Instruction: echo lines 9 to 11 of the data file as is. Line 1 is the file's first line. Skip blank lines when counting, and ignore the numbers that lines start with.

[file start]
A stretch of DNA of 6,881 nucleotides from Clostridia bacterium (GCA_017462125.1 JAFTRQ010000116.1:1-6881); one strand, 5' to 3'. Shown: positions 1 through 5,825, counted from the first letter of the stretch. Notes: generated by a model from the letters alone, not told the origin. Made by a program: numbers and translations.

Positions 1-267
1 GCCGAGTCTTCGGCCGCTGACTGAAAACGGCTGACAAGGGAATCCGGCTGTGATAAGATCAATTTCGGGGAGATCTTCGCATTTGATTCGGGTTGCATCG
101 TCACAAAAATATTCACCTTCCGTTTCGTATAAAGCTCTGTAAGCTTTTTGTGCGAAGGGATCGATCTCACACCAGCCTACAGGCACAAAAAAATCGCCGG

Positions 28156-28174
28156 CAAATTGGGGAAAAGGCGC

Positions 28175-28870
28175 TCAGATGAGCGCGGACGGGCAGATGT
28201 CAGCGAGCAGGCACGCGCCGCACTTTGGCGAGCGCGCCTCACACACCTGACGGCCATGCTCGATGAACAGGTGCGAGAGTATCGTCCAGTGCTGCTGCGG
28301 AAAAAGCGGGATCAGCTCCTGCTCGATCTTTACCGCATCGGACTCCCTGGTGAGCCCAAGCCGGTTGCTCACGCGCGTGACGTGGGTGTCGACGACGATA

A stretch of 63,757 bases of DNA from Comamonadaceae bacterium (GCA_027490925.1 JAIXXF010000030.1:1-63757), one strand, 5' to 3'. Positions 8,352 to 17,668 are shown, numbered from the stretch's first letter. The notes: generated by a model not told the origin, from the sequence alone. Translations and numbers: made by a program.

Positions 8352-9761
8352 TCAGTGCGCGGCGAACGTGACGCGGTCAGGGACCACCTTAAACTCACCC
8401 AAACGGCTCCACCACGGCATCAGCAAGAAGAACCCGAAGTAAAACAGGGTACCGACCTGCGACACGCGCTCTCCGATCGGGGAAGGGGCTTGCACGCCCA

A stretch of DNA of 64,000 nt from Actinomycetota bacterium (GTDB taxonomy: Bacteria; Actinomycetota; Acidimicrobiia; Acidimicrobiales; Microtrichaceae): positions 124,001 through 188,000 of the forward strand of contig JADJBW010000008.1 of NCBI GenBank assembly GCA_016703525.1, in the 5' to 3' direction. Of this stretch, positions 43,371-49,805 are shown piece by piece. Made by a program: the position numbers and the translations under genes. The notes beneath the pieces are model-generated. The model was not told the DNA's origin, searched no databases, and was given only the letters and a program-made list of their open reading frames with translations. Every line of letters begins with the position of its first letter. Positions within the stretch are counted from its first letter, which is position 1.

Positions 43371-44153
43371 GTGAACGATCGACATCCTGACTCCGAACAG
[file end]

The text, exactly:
28201 CAGCGAGCAGGCACGCGCCGCACTTTGGCGAGCGCGCCTCACACACCTGACGGCCATGCTCGATGAACAGGTGCGAGAGTATCGTCCAGTGCTGCTGCGG
28301 AAAAAGCGGGATCAGCTCCTGCTCGATCTTTACCGCATCGGACTCCCTGGTGAGCCCAAGCCGGTTGCTCACGCGCGTGACGTGGGTGTCGACGACGATA

A stretch of 63,757 bases of DNA from Comamonadaceae bacterium (GCA_027490925.1 JAIXXF010000030.1:1-63757), one strand, 5' to 3'. Positions 8,352 to 17,668 are shown, numbered from the stretch's first letter. The notes: generated by a model not told the origin, from the sequence alone. Translations and numbers: made by a program.